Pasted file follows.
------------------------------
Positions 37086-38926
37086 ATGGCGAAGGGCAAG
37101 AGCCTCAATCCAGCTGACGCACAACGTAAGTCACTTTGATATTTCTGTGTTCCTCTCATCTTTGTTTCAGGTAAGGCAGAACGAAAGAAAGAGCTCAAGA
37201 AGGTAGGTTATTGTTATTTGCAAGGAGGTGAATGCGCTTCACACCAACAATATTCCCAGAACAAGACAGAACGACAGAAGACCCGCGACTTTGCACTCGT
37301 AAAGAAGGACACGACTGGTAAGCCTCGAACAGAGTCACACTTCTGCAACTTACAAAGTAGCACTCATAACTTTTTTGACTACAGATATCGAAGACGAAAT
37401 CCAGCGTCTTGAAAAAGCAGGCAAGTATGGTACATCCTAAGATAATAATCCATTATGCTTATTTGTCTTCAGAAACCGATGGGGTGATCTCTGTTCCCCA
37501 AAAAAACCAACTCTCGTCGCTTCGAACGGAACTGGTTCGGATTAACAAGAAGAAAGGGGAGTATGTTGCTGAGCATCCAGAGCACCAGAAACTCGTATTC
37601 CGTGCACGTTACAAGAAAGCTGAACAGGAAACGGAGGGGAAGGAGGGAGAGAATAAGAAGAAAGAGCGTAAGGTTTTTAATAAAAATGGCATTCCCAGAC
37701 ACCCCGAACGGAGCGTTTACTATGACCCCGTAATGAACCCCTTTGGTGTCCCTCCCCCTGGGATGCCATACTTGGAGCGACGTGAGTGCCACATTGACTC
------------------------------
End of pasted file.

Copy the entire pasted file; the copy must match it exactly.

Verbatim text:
Positions 37086-38926
37086 ATGGCGAAGGGCAAG
37101 AGCCTCAATCCAGCTGACGCACAACGTAAGTCACTTTGATATTTCTGTGTTCCTCTCATCTTTGTTTCAGGTAAGGCAGAACGAAAGAAAGAGCTCAAGA
37201 AGGTAGGTTATTGTTATTTGCAAGGAGGTGAATGCGCTTCACACCAACAATATTCCCAGAACAAGACAGAACGACAGAAGACCCGCGACTTTGCACTCGT
37301 AAAGAAGGACACGACTGGTAAGCCTCGAACAGAGTCACACTTCTGCAACTTACAAAGTAGCACTCATAACTTTTTTGACTACAGATATCGAAGACGAAAT
37401 CCAGCGTCTTGAAAAAGCAGGCAAGTATGGTACATCCTAAGATAATAATCCATTATGCTTATTTGTCTTCAGAAACCGATGGGGTGATCTCTGTTCCCCA
37501 AAAAAACCAACTCTCGTCGCTTCGAACGGAACTGGTTCGGATTAACAAGAAGAAAGGGGAGTATGTTGCTGAGCATCCAGAGCACCAGAAACTCGTATTC
37601 CGTGCACGTTACAAGAAAGCTGAACAGGAAACGGAGGGGAAGGAGGGAGAGAATAAGAAGAAAGAGCGTAAGGTTTTTAATAAAAATGGCATTCCCAGAC
37701 ACCCCGAACGGAGCGTTTACTATGACCCCGTAATGAACCCCTTTGGTGTCCCTCCCCCTGGGATGCCATACTTGGAGCGACGTGAGTGCCACATTGACTC